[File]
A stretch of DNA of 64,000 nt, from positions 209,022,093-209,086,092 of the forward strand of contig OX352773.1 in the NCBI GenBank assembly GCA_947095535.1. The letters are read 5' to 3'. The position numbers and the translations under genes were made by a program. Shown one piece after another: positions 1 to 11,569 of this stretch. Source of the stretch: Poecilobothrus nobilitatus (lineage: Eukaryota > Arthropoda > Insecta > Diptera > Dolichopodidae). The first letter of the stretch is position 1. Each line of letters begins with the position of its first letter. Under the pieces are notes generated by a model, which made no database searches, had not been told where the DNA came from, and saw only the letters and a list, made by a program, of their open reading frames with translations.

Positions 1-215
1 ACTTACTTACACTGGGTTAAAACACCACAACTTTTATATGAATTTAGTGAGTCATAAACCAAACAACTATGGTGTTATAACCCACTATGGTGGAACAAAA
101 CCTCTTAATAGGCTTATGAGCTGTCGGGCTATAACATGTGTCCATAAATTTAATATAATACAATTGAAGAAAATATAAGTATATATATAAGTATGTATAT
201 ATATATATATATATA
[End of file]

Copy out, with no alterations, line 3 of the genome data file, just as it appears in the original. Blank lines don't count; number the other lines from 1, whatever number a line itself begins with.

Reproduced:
1 ACTTACTTACACTGGGTTAAAACACCACAACTTTTATATGAATTTAGTGAGTCATAAACCAAACAACTATGGTGTTATAACCCACTATGGTGGAACAAAA